Interpublic, in a call to investors today, explained its disappointing third-quarter results by explaining challenges in the troubled Eurozone and significant new-business investments at the company year to date. While analysts focused on those reasons for IPG’s shortfall, they were oddly quiet about the impact of the pending Publicis-Omnicom merger that is about to transform the competitive landscape for players like Interpublic.
It was near the end of the session’s question-and-answer period when it came up: Interpublic CEO Michael Roth was asked whether that transaction is proving to be an opportunity for his company to hire execs from those rivals. Roth said IPG units have already recruited talent, and added: “Whenever you have a transaction like that, there is disruption and uncertainty. People will be looking for new jobs. We have already seen a number of candidates who are looking.”
He specifically mentioned Draftfcb: Carter Murray, the former North American CEO of Young & Rubicam who took over as global CEO in September, immediately hired Nigel Jones, the head of Publicis U.K., to become Draftfcb’s global chief strategy officer. Roth also said Interpublic media companies are hearing from execs at Publicis and Omnicom operations.
The seeming lack of Wall Street interest in the merger had Roth laughing. In his opening remarks, he alluded to it without being specific, saying Interpublic had proven it has the scale to compete in the media world, but he added “bigger doesn’t mean better” when it comes to areas like creativity, consumer insights and client services. Asked later, Roth said he didn’t think there was a “silver bullet” that would catapult Interpublic up the corporate food chain, where a Publicis-Omnicom Group will become the industry’s largest company. “Highly unlikely, but you never know,” he said.
Interpublic has been strengthening its balance sheet: Three years ago the company had $2.3 billion in debt on its books; it now has $1.7 billion. But more realistically, as IPG returns to making acquisitions, it will be looking in areas like digital.
The real concern analysts had were Interpublic’s numbers. The company reported third-quarter revenue of $1.7 billion, an increase of 1.8 percent from the year-earlier period, but net income slid 34 percent to $45.4 million. That's down from $68.7 million in the 2012 period and $208.1 million in 2011.
The third-quarter results include a non-operating, pre-tax charge of $45.2 million, related to the early retirement of the company’s 10 percent senior notes due in 2017 in a move to eliminate expensive debt.
Aside from the deteriorating economies in much of continental Europe and new business expenses, Interpublic, which receives 3 percent of its revenue from government accounts, blamed results on the three-week federal shutdown in Washington. Roth said IPG began to see spending cutbacks going back to the second quarter during the budget sequestration.
Organic revenue during the third quarter rose 2.8 percent, which included an increase of 3.7 percent in the U.S. and 1.6 percent internationally, with tougher 2012 comps to a quarter that included higher project work in the U.K. for the Olympics.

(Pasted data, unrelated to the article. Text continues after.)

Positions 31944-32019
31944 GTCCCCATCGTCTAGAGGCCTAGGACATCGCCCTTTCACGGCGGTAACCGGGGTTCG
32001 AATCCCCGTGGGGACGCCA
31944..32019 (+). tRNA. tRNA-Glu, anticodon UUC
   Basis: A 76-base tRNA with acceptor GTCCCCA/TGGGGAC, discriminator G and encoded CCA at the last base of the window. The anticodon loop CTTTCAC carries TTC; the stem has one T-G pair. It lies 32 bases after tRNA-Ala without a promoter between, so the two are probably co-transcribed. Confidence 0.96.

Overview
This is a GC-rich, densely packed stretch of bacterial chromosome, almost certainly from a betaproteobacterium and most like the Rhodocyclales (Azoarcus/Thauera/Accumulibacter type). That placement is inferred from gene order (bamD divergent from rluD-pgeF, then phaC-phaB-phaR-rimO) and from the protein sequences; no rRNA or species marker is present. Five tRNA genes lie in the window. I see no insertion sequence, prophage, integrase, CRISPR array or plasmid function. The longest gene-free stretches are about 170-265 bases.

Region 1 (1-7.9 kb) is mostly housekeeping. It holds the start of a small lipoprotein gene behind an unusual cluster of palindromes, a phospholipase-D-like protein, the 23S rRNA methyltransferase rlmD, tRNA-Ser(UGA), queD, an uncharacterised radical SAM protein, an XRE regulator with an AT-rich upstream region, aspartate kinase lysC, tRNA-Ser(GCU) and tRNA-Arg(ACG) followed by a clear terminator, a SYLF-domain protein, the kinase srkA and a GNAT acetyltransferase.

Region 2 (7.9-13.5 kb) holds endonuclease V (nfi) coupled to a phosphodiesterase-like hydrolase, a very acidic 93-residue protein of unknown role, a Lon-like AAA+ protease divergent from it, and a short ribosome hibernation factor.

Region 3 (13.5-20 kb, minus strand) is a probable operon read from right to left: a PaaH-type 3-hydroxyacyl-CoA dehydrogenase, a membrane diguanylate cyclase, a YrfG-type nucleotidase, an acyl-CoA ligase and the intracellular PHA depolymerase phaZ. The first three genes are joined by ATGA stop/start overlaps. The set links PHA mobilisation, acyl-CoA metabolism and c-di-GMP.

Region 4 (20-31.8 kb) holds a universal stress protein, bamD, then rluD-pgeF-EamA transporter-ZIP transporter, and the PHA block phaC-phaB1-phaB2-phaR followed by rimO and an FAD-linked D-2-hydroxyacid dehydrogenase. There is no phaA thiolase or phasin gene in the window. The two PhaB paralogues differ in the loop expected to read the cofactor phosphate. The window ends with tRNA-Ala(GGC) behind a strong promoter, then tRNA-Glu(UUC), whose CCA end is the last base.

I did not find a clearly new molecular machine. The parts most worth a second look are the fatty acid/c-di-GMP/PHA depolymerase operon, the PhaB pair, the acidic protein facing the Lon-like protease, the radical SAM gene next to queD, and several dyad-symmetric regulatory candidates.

Roth cited strong new business from McCann, Mediabrands, Lowe, Weber Shandwick and Golin Harris, which is boosting revenue growth. He said IPG has yet to see the complete benefits of that additional revenue. “The true impact will be seen in 2014,” he said. Strongest-performing client sectors in the third quarter were auto and transportation, consumer goods and healthcare. The company’s revenue from technology and financial services slightly declined in the third quarter. Retail was more strongly off.
Interpublic derives 10 percent of its revenue from continental Europe, where revenue dropped at a lower-than-expected rate of 5.9 percent in the third quarter. That exposure is smaller than IPG’s competitors and because of that the company feels the impact from even small client cutbacks and fluctuations in spending. Roth made it clear that Interpublic will be looking at year-end staff downsizing as well as adding talent and tactical acquisitions to strengthen offerings.
Interpublic said it is currently on track with its objective of a 2-3 percent full-year revenue increase but cautioned about the continued impact of European results and spending for new business.
Among those on the analysts' call who were dismayed by the results was Deutsche Bank’s Matt Chesler. In a note, he wrote, "IPG misses on the top and bottom line and hedges about full-year margin outlook. The margin target is at risk due to investments related to new clients, and likely severance in Q4 due in Europe. We think the market will tolerate a degree of delayed margin ramp when it is due to strong performance at the agencies that should lead to higher organic growth in coming periods, but overall the topline miss and seeming push-out of near-term margin target is disappointing.”